Internet Marketing? Online Marketing? eMarketing?

The e-Marketing Digest.
Read it Today!
If internet marketing, online marketing or e-marketing have you confused then you've come to the right place to learn exactly how to go about successful online marketing.
The eMarketing Digest

Read the Latest Issue
Submit an Article

eMarketing by Topic

Website Design
Search Engine Marketing
E-mail Marketing
The Cutting Edge
Link Building Strategies
eMarketing Toolkit
Offline Marketing
Marketing Psychology

The eMarketing Digest
© 1996 - 2008
Library of Congress
ISSN 1522-6913

Published by
Webbers Communications
686 Keene Rd. Suite B
Winchester, NH 03470

 The E-Marketing Digest
 Volume #2,Issue #128
 January 30, 1998
 Gary K. Foote, Moderator


 The E-Marketing Digest is published by Webbers Communications N.
 Conway, NH 03860 (603)447-1024

 Now read by over 1,200 subscribers in more than 40 countries.


 Table of Contents

 + Moderator's Comments

 + New Topics

    "Client Lists and Testimonials"
       - Deborah Kluge

 + Ongoing

    "Tradeshows & Seminars"
       - George Matyjewicz
       - Sunni Freyer
       - PJ Murphy
       - Rick Smith

    "Advertising on the Net" (was: 'Banner Ad Agents')
       - George Matyjewicz
       - Debra Young
       - William Greene

    "Relationship Marketing"
       - Pieter Both

    "Scrambled E-mail"
       - Tom Hukins

 + The Corkboard

    "Vantage CC & Shopping Cart Service"
       - Phil Doyle


 Moderator's Comments

Hi All,

This issue, like the last, carries lots of posts on the subject of
Tradeshows and Seminars.  If you've missed any of this
conversation I suggest you visit the archives...

...and catch up.  It has been, and seems to be continuing as, a
thread with tons of great advice and experience.

Advertising on the Net and Relationship Marketing are also threads
you won't want to miss.  So, without and further delays...

On with the show!



 New Topics

From: "Deborah Kluge" 
Subject: Client Lists and Testimonials

Hello Everyone:

I am thinking about adding additional pages (perhaps testimonials
and/or a client list) to my website at:

But I have some questions about this.  First of all,  
I market my services to prospective clients through my 
resume, since that is basically what they are interested
in seeing.  Since my resume is quite lengthy, I have a
summary resume on my web site.  My hard copy resume lists
all of my clients and assignments, but I am very hesitant 
to show the names of my clients on my site.  I'm not sure 
why, but there seems to be a difference.  Is there a
difference?  Would it be necessary or appropriate to get 
my clients' permission to list them on my site and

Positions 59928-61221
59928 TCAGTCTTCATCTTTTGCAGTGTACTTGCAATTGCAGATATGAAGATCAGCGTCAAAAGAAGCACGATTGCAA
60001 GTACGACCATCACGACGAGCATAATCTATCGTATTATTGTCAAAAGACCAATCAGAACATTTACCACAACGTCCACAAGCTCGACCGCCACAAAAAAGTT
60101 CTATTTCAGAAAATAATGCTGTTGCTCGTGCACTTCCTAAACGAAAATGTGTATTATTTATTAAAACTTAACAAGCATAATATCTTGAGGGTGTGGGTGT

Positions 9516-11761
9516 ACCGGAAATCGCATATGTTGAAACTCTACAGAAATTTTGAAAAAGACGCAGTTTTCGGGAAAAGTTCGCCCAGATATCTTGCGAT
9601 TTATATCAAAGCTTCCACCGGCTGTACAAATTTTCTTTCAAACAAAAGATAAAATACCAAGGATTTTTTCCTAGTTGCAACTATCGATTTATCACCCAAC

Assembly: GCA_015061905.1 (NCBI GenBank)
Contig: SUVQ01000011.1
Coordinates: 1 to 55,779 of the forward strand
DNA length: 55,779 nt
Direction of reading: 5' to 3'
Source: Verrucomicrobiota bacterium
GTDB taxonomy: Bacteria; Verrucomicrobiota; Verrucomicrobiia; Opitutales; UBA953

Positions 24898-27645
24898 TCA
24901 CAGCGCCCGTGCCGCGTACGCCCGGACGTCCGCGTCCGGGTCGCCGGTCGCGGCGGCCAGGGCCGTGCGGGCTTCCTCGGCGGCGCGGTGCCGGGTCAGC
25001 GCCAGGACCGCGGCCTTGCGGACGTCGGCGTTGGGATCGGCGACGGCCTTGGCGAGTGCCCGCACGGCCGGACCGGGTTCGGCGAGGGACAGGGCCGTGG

perhaps provide a link to their sites?

Secondly, if I use testimonials but don't give my clients'
names or their companies, will the testimonials be 
credible?  Any suggestions for handling this?

Thanks very much.  I really enjoy this digest and 
the topics discussed.

Deborah Kluge
Independent Consultant (only when overseas)
     Proposal Writing/Proposal Management
     For Organizations Bidding on Government Contracts
     Management Specialist
     International Development - Technical Assistance Projects

[Moderator's Comments]

Hi Deborah,

I think you could offer your complete resume alongside the short
version online without risking much.  You build trust by be
completely open and the fact that your client list is public may
provide you with greater incentive to ensure your customer
loyalty...  not that you aren't already making efforts in that
direction.  I just feel that having competition drives me to
better myself all the time.  It's when I am a 'big fish in a small
pond' that I become complacent.

Testimonials from clients and a portfolio of past work is
essential, and testimonials without names carry almost no value. 
Do you need permission to link to your client sites?  Not in my
opinion.  My company portfolio carries links to many client sites.
 How else can a potential customer decide whether or not to buy
your product?




From: Rainmaker 
Subject: Re: Tradeshows

Barb Sybal wrote;

>Ok, George, I'm chiming in :)

I'm so glad we coaxed you out.   But you  didn't tell the fun part
of the story.

I did the show in Dallas, and mentioned Barb's site along 
with three others.  Only I didn't tell Barb I was doing so,
until the Tuesday after the show.  She then tells me that 
it explained why she suddenly had 33 requests for catalogs 
from Texas and Arizona -- two states she never did business 
in before!  

>I agree they are costly, but agree with George that they 
>need to be focused on "who" your potential customers are
> ... if you don't know that question than I agree that 
>lighting a match to your money will generate the same 

Love that analogy!  It is so true.  If show is not your target,
you are wasting your money!  My publisher at Gifts & Decorative
Accessories magazine asked if I would be willing to speak at the